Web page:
So, as 2020 draws to a close, how stands the Irish country house? Indeed, in some instances, does it still stand at all? Certainly, the past couple of decades have produced a great deal of information on the subject, and today much more is known about our historic properties, thanks to considerable scrupulous research and many recent publications (the Irish Aesthete has a shelf-long list of new books on his Christmas wish list). But does our being better informed lead to these buildings being better appreciated, and better cherished?
Certainly, there are instances where Irish country houses have been scrupulously restored, both by the state and private individuals. And many of those who have inherited such properties valiantly continue to devote themselves to making sure this legacy will pass to the next generation. What supports exist to assist them in the undertaking? What are the obstacles, what the challenges?
But other country houses have been lost – and a considerable number remain at risk of loss. To what extent does Ireland pay lip service to its architectural heritage? When it comes to our country houses, how well – if at all – is existing legislation enforced? What protection do they enjoy from decay or ill-conceived alterations? Are owners who fail to look after their historic properties taken to task? And are those who do make an effort duly rewarded?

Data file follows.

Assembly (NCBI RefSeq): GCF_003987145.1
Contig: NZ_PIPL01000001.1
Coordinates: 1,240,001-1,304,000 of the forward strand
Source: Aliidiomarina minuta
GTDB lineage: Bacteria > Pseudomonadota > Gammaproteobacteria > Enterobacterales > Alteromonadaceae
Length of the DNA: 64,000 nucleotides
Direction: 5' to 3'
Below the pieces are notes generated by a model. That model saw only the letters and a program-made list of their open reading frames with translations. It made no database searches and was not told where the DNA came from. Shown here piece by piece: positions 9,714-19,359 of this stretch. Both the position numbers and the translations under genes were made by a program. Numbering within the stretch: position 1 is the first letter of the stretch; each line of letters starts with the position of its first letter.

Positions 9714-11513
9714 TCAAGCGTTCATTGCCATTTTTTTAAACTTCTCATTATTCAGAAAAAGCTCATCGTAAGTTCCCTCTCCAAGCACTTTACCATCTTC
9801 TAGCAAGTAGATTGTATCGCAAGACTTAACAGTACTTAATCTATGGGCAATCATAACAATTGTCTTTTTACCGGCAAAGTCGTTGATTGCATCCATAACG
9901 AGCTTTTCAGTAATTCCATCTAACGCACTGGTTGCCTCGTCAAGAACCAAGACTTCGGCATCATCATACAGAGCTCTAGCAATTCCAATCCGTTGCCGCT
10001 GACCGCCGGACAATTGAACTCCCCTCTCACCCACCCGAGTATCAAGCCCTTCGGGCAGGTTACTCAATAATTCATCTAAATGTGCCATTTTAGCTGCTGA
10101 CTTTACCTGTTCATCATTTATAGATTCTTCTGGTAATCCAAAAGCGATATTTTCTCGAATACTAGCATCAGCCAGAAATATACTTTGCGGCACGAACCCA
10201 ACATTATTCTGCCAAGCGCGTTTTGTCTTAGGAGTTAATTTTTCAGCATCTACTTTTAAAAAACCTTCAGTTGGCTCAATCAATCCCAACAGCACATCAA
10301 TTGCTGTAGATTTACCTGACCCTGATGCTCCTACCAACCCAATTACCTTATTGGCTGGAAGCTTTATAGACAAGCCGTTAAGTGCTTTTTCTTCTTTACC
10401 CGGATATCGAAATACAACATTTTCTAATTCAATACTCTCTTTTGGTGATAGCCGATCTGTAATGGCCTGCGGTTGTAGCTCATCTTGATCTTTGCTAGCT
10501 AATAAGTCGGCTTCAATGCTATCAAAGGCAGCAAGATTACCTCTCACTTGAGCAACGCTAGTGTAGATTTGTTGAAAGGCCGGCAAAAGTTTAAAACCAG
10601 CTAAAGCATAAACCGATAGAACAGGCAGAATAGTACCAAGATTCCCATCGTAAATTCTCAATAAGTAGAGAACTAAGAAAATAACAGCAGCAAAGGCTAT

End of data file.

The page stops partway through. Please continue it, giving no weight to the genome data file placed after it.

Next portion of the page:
So many and such complex questions. I shall be attempting to tease out a few of the answers in an online lecture available on the Irish Georgian Society website for a week (only) from tomorrow, December 1st called ‘The Irish Country House in the 21st century: Ruins and Restoration’. You can find more information on www.igs.ie/events (Please note, there is a fee for viewing, and you must book before 3pm tomorrow).
Ah! ”Twas ever thus! A Molotov cocktail in the hands of a thug dragged out of a pub with the promise of a few quid/euros… no trail back to the guilty partner and development can proceed on the vanity project/car park. Trebles all round!!!